When bigger isn’t better: Bail outs and bank behaviour
The traditional theory of commercial banking explains maturity transformation and liquidity provision assuming no asymmetric information and no excess profits. It captures the possibility of bank runs and business cycle risk; but it ignores the moral hazard problems connected with risk-taking by large banks counting on state bail outs. In this paper market concentration and risk-shifting is incorporated in an analytically tractable fashion; and the modified framework is used to consider measures to restore competition and stability--including, in particular, those recommended for the UK by the Independent Commission on Banking (2011), chaired by Sir John Vickers.
If you experience problems downloading a file, check if you have the proper application to view it first. In case of further problems read the IDEAS help page. Note that these files are not on the IDEAS site. Please be patient as the files may be large.
As the access to this document is restricted, you may want to look for a different version under "Related research" (further below) or search for a different version of it.
|Date of creation:||Oct 2011|
|Contact details of provider:|| Postal: Centre for Economic Policy Research, 77 Bastwick Street, London EC1V 3PZ.|
Phone: 44 - 20 - 7183 8801
Fax: 44 - 20 - 7183 8820
|Order Information:|| Email: |
References listed on IDEAS
Please report citation or reference errors to , or , if you are the registered author of the cited work, log in to your RePEc Author Service profile, click on "citations" and make appropriate adjustments.:
- Gennaioli, N. & Shleifer, Andrei, 2010.
"What Comes to Mind,"
27867129, Harvard University Department of Economics.
- Nicola Gennaioli & Andrei Shleifer, 2009. "What Comes to Mind," NBER Working Papers 15084, National Bureau of Economic Research, Inc.
- Nicola Gennaioli & Andrei Shleifer, 2009. "What comes to mind," Economics Working Papers 1186, Department of Economics and Business, Universitat Pompeu Fabra, revised Nov 2009.
- John H. Boyd & Gianni De Nicolã, 2005. "The Theory of Bank Risk Taking and Competition Revisited," Journal of Finance, American Finance Association, vol. 60(3), pages 1329-1343, 06.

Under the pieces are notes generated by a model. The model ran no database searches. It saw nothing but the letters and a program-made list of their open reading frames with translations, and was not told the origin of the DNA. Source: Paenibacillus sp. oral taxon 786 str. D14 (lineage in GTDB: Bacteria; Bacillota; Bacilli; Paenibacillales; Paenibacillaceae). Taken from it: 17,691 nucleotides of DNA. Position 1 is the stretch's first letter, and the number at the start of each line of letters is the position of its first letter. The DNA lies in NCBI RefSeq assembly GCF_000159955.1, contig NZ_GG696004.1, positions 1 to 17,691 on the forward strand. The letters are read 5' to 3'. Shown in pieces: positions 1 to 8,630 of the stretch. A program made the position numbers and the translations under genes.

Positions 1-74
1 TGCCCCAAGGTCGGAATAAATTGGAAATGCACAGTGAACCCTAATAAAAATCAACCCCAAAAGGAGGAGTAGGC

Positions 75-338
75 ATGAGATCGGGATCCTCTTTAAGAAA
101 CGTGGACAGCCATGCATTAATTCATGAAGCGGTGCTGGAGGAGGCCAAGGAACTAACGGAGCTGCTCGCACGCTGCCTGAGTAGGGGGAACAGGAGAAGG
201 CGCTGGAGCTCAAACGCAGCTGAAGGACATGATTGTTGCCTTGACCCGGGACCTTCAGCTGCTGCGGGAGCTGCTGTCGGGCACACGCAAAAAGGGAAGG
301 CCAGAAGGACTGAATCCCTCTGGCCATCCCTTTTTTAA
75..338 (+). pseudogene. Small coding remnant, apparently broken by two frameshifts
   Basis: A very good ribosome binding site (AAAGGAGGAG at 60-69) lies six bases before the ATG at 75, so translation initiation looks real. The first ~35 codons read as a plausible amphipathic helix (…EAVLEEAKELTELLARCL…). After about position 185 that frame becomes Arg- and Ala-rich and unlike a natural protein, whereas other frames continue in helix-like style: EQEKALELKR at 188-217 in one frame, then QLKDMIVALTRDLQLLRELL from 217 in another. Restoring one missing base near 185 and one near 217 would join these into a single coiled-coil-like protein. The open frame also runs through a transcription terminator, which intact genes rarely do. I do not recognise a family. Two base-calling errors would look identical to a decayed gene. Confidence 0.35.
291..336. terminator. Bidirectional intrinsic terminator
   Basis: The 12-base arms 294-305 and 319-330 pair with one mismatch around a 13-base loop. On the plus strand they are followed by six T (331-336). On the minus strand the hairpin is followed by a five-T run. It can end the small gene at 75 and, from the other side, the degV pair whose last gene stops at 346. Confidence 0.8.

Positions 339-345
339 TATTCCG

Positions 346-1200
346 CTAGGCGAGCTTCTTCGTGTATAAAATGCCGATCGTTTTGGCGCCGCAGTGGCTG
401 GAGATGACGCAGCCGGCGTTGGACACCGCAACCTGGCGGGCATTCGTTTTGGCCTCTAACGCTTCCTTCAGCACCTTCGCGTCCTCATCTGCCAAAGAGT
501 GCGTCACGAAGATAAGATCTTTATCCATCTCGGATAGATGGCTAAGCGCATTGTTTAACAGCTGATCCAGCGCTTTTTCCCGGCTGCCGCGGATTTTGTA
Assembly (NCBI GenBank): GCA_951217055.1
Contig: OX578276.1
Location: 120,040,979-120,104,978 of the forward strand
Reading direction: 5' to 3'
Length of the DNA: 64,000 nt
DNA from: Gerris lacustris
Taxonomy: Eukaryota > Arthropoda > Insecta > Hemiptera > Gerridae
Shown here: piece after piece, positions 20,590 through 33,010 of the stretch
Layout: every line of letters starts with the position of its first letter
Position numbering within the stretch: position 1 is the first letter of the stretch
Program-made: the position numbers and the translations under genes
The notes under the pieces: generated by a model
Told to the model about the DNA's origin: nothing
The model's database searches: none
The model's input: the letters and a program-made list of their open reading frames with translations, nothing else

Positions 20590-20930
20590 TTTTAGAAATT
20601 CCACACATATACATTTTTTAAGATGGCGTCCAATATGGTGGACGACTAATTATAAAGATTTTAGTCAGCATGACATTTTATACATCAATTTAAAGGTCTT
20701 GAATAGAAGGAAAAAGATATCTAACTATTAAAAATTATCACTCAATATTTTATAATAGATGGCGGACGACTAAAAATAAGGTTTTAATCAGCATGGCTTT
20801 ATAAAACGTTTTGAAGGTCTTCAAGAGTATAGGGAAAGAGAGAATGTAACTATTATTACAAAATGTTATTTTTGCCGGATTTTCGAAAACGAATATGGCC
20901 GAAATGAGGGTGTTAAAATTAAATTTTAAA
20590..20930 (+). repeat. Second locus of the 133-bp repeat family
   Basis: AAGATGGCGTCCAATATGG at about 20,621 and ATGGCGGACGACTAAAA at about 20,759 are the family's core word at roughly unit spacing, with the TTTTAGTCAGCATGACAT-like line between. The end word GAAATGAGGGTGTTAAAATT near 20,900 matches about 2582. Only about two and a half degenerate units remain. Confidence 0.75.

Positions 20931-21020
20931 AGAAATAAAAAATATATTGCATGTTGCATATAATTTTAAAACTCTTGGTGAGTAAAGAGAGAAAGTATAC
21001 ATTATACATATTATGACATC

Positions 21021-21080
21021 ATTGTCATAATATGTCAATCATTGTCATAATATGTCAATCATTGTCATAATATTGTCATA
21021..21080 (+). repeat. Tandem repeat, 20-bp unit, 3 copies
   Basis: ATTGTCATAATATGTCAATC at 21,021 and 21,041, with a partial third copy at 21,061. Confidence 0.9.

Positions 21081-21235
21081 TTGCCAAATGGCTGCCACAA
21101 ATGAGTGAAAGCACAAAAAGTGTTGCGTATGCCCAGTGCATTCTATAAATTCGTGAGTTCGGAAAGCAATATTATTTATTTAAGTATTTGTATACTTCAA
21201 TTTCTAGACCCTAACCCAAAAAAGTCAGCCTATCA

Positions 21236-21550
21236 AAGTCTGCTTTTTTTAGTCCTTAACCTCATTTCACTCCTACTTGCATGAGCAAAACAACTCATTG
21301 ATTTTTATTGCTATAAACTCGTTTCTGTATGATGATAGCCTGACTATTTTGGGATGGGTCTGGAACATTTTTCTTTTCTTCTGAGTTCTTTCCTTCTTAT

- George A. Akerlof & Paul M. Romer, 1993. "Looting: The Economic Underworld of Bankruptcy for Profit," Brookings Papers on Economic Activity, Economic Studies Program, The Brookings Institution, vol. 24(2), pages 1-74.
- Bryant, John, 1980. "A model of reserves, bank runs, and deposit insurance," Journal of Banking & Finance, Elsevier, vol. 4(4), pages 335-344, December.
- Nicola Gennaioli & Andrei Shleifer & Robert Vishny, 2010.
"Financial Innovation and Financial Fragility,"
2010.114, Fondazione Eni Enrico Mattei.
- Dell'Ariccia, Giovanni & Marquez, Robert, 2004. "Information and bank credit allocation," Journal of Financial Economics, Elsevier, vol. 72(1), pages 185-214, April.
- Roberto Chang & Andres Velasco, 2001. "A Model of Financial Crises in Emerging Markets," The Quarterly Journal of Economics, Oxford University Press, vol. 116(2), pages 489-517.
- Miles, David & Yang, Jing & Marcheggiano, Gilberto, 2011.
"Optimal Bank Capital,"
31, Monetary Policy Committee Unit, Bank of England.
- Kevin C. Murdock & Thomas F. Hellmann & Joseph E. Stiglitz, 2000. "Liberalization, Moral Hazard in Banking, and Prudential Regulation: Are Capital Requirements Enough?," American Economic Review, American Economic Association, vol. 90(1), pages 147-165, March.
- Gai, Prasanna & Kapadia, Sujit, 2010. "Contagion in financial networks," Bank of England working papers 383, Bank of England.
- Douglas W. Diamond & Philip H. Dybvig, 2000.
"Bank runs, deposit insurance, and liquidity,"
Federal Reserve Bank of Minneapolis, issue Win, pages 14-23.
- Bhattacharya, Sudipto, 1982. " Aspects of Monetary and Banking Theory and Moral Hazard," Journal of Finance, American Finance Association, vol. 37(2), pages 371-84, May.
- Xavier Freixas & Jean-Charles Rochet, 2008. "Microeconomics of Banking, 2nd Edition," MIT Press Books, The MIT Press, edition 2, volume 1, number 0262062704, March.
When requesting a correction, please mention this item's handle: RePEc:cpr:ceprdp:8602. See general information about how to correct material in RePEc.
For technical questions regarding this item, or to correct its authors, title, abstract, bibliographic or download information, contact: ()
If you have authored this item and are not yet registered with RePEc, we encourage you to do it here. This allows to link your profile to this item. It also allows you to accept potential citations to this item that we are uncertain about.
If references are entirely missing, you can add them using this form.
If the full references list an item that is present in RePEc, but the system did not link to it, you can help with this form.
If you know of missing items citing this one, you can help us creating those links by adding the relevant references in the same way as above, for each refering item. If you are a registered author of this item, you may also want to check the "citations" tab in your profile, as there may be some citations waiting for confirmation.
Please note that corrections may take a couple of weeks to filter through the various RePEc services.